East New York Farms harnesses the facility of native youth to assist the neighborhood with recent, wholesome meals

In 1998, East New York residents came together to resolve two growing problems they saw in their community: a lack of fresh, healthy food and stable jobs.

The joint efforts resulted in a more than two decades strong urban farming system that provides East New Yorkers with fresh organic food, employs local residents and trains local youth.

East New York Farms, with its two-acre farms, is the only food justice group in the community, project manager Iyeshima Harris told BK Reader.

East New York Farms. Photo: Anna Bradley-Smith for BK Reader.

“We’re trying our best to provide access to healthy food. In East New York we have a lot of transportation, but we don’t have access to healthy food.”

The first farm, UCC Youth Farm, is on the corner of New Lots Ave. on Schenck Ave. and is filled with garden beds, a small greenhouse, rows of seedlings and all the tools, compost scraps and open air freshness you could hope for.

The second location is in the NYCHA Pink Houses, where vegetables grown on half an acre property are distributed free of charge in weekly fresh food pantries. At both locations, the vegetables are grown organically without pesticides or sprays.

At UCC Youth Farm, crops are grown and given away to community members, and vegetables are harvested and sold at weekly farmers’ markets. “We try to make sure everything is affordable. So the cheapest things are the greens, which cost $ 2 or $ 1.50 a pile,” said Harris.

“The most expensive thing we have is garlic because it takes so long to grow and it’s a hot commodity,” she laughs.

She doesn’t lie – Harris said the team will plant the garlic in the fall and then have to wait a full nine months for it to be ready to eat.

East New York Farms. Photo: Anna Bradley-Smith for BK Reader.

“Another important thing was that the food we grow must be culturally relevant,” she said. “Most of our population is from the South, the Caribbean and East Asia, so we want to make sure we reflect that culture as best we can.”

Harris often said that this means that people come to the last markets of the season and stock up on as much product as possible to freeze for the winter because there is nowhere else on-site to buy them.

The East New York Farms team consists of nine people. Each year the organization recruits 37 to 40 local youth interns.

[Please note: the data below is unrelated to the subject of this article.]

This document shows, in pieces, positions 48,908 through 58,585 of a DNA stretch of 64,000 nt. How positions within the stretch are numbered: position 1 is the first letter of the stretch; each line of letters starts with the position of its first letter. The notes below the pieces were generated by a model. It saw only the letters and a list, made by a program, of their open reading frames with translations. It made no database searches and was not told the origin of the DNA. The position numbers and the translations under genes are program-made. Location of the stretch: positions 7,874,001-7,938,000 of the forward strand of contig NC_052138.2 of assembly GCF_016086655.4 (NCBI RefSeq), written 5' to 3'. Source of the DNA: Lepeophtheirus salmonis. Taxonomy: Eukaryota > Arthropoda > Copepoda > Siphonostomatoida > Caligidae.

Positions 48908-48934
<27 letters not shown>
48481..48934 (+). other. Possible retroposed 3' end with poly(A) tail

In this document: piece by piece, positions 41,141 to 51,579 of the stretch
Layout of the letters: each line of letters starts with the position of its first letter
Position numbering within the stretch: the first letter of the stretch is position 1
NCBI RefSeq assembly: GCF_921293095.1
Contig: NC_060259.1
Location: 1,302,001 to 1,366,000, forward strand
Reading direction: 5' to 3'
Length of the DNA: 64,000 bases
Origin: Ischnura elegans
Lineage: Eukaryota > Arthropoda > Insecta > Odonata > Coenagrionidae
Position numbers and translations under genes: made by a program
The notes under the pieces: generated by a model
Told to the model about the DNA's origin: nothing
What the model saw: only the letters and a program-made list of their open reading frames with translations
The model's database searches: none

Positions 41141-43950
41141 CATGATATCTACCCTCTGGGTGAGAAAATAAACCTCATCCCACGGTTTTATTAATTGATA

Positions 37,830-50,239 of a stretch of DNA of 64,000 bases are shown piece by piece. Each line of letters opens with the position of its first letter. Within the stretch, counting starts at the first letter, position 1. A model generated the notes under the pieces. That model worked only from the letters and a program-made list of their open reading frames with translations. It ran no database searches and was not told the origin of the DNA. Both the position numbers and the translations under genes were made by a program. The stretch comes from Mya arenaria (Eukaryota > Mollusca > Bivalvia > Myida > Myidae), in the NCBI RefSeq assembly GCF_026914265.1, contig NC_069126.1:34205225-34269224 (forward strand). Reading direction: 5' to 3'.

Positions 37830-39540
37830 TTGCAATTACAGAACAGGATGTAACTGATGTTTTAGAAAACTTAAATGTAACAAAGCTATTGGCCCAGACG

“Much of our operations are youth-oriented,” Harris said, adding that the internships included more than just farming, including communication, management and independence skills. Many of the interns come back for several years – including some who have been with the company for nine years and will eventually become employees.

“That’s the most rewarding part,” said Harris. “That always brought me back – caring for my community, making these experiences for the youth, I find that really valuable in my work.”

Ayman Bello has been with East New York Farms for five years and is now a seasoned composter. Photo: Anna Bradley-Smith for BK Reader.

For Ayman Bello, who is currently helping build a new composting facility on the farm, it has been the fifth year he has worked with East New York Farms. And why does he keep coming back? “I like connecting with the community, helping and giving back,” he said.

Bello is one of the organization’s main composters. He considers it important to know where your soil is coming from and where it is located. He said the same goes for many members of the community, adding that the most common vegetables snapped up were tomatoes, Swiss chard, and malabar spinach.

If a current organization fundraiser goes well, Bello’s role will grow significantly.

East New York Farms has six days left to raise funds for a new solar-powered greenhouse and composting program that would greatly expand its ability to care for the community, Harris said.

East New York Farms. Photo: Anna Bradley-Smith for BK Reader.

“In East New York, we send a lot of food waste to the landfill and we want it, we want it for gardeners and local gardeners,” she said, adding that the funds would be used to set up a holistic composting program for the community.

“We want to collect leftover food from the residents by bike, bring it here for processing, and then the residents can come and collect them free of charge.”

The greenhouse is intended to extend and extend the growing season of the farm. “We are giving away plants to over 100 people for free, so we don’t have the space to grow and we would also like to give away autumn fruits like garlic.”

East New York Farms. Photo: Anna Bradley-Smith for BK Reader.

For Harris, the motivation to continue expanding the services is based on her passion for the environment and her community.

“I grew up in a culture where community and common spaces matter. If I have that, it also means my community is doing it, ”she said. After emigrating to the United States as a teenager, Harris missed the tightness of her community in Jamaica but found something similar in urban agriculture.

East New York Farms Project Manager Iyeshima Harris. Photo: Anna Bradley-Smith for BK Reader.

“I had the opportunity to be creative and be creative at a young age and I wanted to create that space for the youth after me,” she said. She often said that youth farming was linked to slavery, and she tried to transform that narrative into a narrative of land ownership and empowerment.

She added that the youth interns went camping, apple picking, and beach trips annually, which provided additional opportunities for mentoring and learning.

“Those are the experiences that are important to me, they take so much of them and it changes and shapes the way people see agriculture from slavery to something that brings value.”


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